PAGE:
“Ditch the algorithm!” became one of the battle cries of 2020, encapsulating the fear that humanity is being subordinated to technology. At the same time, the rapid development of artificial intelligence (AI) systems is increasingly seen as a solution for making ever more life-defining decisions be it on the climate crisis, your bank credit scores, or roll-out of vaccinations. AI systems bring immense opportunities as well as considerable ethical concerns.
But who’s fault is it when AI discriminates against someone? Who is to blame, when a computer makes an unethical decision? Who is at the end responsible for making sure that AI does no evil?
Engineers across the world face these questions every day in their role as designers of the systems that are used to make cheaper and faster decisions in an increasingly automated society.
In September 2020 similar questions were put to engineers from across Europe and beyond in a hackathon organised by the Association of Nordic Engineers (ANE), the Data Ethics ThinkDoTank (DataEthics.eu), the Institute of Electrical and Electronics Engineers (IEEE) and researchers from the Department of Computer Science at the University of Copenhagen. The organisations came together in international collaboration because ethical challenges in AI extend beyond borders and must be addressed not only at a national level but also at the regional and international level.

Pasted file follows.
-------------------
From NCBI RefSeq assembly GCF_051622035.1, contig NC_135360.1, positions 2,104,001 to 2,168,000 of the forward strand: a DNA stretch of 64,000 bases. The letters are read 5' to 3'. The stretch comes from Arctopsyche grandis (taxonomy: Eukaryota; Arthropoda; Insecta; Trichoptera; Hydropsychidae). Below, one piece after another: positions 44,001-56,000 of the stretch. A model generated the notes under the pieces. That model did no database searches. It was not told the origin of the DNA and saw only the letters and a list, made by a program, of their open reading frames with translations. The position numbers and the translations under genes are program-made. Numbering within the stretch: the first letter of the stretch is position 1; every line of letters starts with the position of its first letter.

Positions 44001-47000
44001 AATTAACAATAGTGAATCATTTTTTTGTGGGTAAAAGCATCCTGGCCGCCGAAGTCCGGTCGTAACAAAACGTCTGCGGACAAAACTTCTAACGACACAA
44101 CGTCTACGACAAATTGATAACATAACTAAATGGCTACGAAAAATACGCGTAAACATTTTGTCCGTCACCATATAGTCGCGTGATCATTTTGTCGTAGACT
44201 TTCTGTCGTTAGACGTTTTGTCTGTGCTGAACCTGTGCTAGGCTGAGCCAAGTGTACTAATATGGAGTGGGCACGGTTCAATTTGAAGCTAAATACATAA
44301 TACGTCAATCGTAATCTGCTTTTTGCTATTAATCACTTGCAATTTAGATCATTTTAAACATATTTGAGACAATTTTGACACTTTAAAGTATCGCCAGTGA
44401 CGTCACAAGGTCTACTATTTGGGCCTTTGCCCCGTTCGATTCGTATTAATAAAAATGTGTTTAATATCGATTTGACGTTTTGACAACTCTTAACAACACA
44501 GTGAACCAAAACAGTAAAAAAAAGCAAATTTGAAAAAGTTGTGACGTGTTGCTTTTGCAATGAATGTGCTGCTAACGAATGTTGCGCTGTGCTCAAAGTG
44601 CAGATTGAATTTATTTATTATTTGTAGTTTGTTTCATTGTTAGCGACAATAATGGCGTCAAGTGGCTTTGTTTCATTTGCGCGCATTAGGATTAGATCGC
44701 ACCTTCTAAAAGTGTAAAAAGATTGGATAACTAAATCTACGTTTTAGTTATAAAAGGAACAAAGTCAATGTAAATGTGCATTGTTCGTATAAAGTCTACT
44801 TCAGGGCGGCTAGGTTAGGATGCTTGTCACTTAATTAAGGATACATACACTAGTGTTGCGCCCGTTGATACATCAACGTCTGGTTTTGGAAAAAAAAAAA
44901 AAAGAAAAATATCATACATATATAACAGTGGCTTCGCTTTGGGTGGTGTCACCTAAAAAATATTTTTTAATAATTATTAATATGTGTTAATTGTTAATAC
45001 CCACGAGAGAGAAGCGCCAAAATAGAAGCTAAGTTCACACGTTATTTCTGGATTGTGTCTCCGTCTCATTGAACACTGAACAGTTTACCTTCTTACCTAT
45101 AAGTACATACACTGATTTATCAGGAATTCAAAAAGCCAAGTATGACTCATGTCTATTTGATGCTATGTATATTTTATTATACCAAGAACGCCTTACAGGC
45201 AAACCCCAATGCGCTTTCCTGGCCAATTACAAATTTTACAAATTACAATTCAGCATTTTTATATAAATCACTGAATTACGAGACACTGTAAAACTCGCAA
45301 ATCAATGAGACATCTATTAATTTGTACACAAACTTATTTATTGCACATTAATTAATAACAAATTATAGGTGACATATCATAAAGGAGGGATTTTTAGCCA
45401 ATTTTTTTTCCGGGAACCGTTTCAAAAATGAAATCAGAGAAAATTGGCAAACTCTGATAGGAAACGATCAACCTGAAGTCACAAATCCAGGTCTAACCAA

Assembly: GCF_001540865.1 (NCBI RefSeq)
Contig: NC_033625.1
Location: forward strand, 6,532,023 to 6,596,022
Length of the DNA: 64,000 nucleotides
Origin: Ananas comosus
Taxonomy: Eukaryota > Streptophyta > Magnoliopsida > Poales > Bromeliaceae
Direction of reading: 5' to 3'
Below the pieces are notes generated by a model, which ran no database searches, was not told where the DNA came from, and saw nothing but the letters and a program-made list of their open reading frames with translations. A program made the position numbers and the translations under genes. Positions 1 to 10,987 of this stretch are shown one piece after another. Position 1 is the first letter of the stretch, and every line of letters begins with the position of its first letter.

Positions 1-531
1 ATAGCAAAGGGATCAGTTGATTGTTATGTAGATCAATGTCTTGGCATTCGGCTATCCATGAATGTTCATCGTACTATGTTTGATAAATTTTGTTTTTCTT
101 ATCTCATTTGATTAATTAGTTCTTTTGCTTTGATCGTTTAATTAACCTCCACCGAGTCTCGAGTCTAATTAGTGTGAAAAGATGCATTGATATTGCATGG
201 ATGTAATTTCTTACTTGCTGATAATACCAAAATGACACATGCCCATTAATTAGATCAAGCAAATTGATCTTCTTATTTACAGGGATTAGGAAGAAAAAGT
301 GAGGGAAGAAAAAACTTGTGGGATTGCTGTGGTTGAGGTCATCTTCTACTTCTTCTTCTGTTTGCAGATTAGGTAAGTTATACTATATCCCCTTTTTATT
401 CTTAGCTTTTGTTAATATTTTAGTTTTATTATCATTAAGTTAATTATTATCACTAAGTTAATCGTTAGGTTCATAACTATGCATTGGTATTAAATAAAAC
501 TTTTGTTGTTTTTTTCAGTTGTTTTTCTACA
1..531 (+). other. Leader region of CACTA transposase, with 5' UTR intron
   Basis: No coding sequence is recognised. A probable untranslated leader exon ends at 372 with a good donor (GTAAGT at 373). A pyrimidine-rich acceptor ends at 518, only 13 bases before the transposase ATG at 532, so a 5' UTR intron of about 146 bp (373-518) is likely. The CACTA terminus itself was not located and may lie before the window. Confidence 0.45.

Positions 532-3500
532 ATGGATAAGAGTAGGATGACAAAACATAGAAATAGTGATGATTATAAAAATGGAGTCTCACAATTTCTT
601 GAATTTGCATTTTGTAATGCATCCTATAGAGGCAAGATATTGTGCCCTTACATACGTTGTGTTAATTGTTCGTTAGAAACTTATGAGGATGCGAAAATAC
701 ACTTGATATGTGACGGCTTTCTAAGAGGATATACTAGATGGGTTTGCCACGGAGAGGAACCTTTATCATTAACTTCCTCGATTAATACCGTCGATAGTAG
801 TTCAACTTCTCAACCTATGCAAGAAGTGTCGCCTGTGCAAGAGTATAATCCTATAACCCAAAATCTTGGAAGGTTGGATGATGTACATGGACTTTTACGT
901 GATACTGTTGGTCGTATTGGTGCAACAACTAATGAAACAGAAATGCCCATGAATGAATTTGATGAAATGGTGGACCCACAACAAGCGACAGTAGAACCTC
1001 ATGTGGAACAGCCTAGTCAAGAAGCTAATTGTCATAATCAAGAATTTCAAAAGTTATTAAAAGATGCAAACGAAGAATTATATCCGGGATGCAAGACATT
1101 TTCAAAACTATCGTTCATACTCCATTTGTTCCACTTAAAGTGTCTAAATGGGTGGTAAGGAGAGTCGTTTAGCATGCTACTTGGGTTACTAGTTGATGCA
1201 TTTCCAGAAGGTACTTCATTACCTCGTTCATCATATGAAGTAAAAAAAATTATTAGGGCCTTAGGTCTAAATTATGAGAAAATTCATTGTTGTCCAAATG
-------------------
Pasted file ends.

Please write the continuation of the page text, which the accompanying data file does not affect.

The results of the discussions at the hackathon are published today in the report “Addressing Ethical Dilemmas in AI: Listening to Engineers”. The report voices engineers’ concerns and presents their recommendations. Engineers assert that they are ready to take responsibility for tackling ethical dilemmas in AI, but they can’t shoulder the responsibility alone.
These discussions are not new, but if we are to use the potential of AI systems to automatically make our lives better then we need to be able to trust the algorithms, the system owners and the developers. To build this trust, engineers are calling for guidance, governance and space to voice concerns and to sustain discussions. Here are the main recommendations from the report:
- Put in place a governance framework and define and distribute the responsibilities,
- Engage with stakeholders during system design,
- Develop and share standards and best practices for addressing ethical challenges,
- Create spaces to help engineers identify, discuss and deal with ethical issues,
- Create new and better technical documentation and certification, and
- Push for explainability and testing of AI systems before system launch and throughout the system life cycle.
These ethical challenges can only be addressed through collaboration. To secure ethical AI development there is a need for a public debate and urgent legislations about frameworks for governance, responsibility, and security. Engineers and other AI professionals should be able to rely on their professional organisations and trade unions to create spaces for discussion and shared deliberation.
If we don’t take these steps, who will then be to blame when AI makes the wrong decisions?
It is time to take responsibility for the algorithms. Together.
 The Guardian, 19/08/2020: https://www.theguardian.com/commentisfree/2020/aug/19/ditch-the-algorithm-generation-student